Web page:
Create your own plugins & themes

Below is our developer documentation, you may also refer to Pico’s class documentation.

Please note: Unfortunately we didn’t have the time to finish the developer docs. We’ll finish this page as soon as possible, so please stay in touch.

If you’re searching for information about how to upgrade your plugin to Pico 1.0 (we appreciate that!), you can find basic information in the Pull Request message of #252 and its comments (especially this comment). The changes were wide-ranging, so until we finish the docs (help is appreciated!), we advise you to really read the Pull Request message and, at least, skim through all comments.

If you have a question about one of the new features of Pico 1.0, please comment on #252 (although the Pull Request is closed!). If you have a problem with upgrading your plugin, please do the same. If you experience a problem with Pico in general, please refer to the upgrade page. If this doesn’t answer your question, please notice the “Getting help” section of the docs and open a new Issue on GitHub.


Creating your own content for Pico is easy.

Inside the root Pico folder, all themes reside in the themes directory, and all plugins in the plugins directory.

Pico Core

It’s generally not a good idea to make modifications to the core of Pico. If you are looking to add or change functionality, can it be accomplished with a plugin?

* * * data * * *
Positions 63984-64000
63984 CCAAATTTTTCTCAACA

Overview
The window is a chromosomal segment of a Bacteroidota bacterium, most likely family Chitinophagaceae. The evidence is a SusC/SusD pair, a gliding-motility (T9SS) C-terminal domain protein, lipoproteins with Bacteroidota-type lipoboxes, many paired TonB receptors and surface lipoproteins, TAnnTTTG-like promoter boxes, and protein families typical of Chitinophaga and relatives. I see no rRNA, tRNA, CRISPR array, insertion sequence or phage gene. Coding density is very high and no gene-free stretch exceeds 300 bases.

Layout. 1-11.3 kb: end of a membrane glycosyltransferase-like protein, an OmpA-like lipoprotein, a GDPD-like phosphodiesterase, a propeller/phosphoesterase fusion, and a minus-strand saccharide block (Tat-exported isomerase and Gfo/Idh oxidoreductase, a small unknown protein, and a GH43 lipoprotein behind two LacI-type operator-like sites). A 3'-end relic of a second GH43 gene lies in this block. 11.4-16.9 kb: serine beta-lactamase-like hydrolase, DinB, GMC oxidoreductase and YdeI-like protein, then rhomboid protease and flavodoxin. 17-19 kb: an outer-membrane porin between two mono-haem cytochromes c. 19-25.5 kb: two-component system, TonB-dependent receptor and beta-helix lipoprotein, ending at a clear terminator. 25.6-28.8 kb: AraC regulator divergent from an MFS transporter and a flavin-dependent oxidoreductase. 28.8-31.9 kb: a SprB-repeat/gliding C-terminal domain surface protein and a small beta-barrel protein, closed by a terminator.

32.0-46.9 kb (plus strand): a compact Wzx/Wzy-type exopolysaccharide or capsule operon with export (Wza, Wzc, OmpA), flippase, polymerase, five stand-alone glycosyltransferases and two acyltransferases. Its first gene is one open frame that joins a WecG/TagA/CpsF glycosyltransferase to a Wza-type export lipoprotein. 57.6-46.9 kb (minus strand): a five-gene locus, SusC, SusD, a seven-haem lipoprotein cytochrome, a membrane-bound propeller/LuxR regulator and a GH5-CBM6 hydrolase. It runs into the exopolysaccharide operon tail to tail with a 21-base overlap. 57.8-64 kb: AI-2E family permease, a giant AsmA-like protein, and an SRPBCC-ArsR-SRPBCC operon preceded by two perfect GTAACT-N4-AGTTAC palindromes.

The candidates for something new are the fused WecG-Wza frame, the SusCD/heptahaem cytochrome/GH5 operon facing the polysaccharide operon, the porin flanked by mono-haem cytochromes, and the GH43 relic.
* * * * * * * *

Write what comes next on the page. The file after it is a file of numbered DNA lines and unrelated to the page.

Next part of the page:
If not, and you want to contribute to Pico’s core please refer to our on GitHub.


At the heart of customizing Pico is a plugin. You can ‘hook-in’ to the Pico engine at many different times during the rendering of your site and its content. You will find a full example template in plugins/DummyPlugin.php to get you started on building some great stuff. Otherwise, keep reading to learn how to create your first plugin!

Officially tested plugins can be found at, but there are many awesome third-party plugins out there! A good start point for discovery is our Wiki.

Your First Plugin

1. To get started, navigate to your plugins directory


2. Create a new folder and name it your desired name using CammelCase


Note: It’s not necessary to create the folder, if you do not have assets to include, you can simply skip this step and continue to Step 3

3. Next, you should copy DummyPlugin.php inside your newly created folder and give it the same name as you did the folder


4. You will need to name the class the same as the folder and the .php file


5. From here, you will be able to hook-in to Pico’s processing

Choose an event that makes sense for your situation. Do you need to load configuration values? onConfigLoaded. You need to modify the content of the page before it is rendered by markdown? onPageRendering. Etc… Plugin developers shouldn’t manipulate data in “wrong” events, this could lead to unexpected behavior.

Note: Don’t forget to set your plugins enabled/disabled state, either by default or through your sites config/config.php file.

Migrating from 0.X to 1.0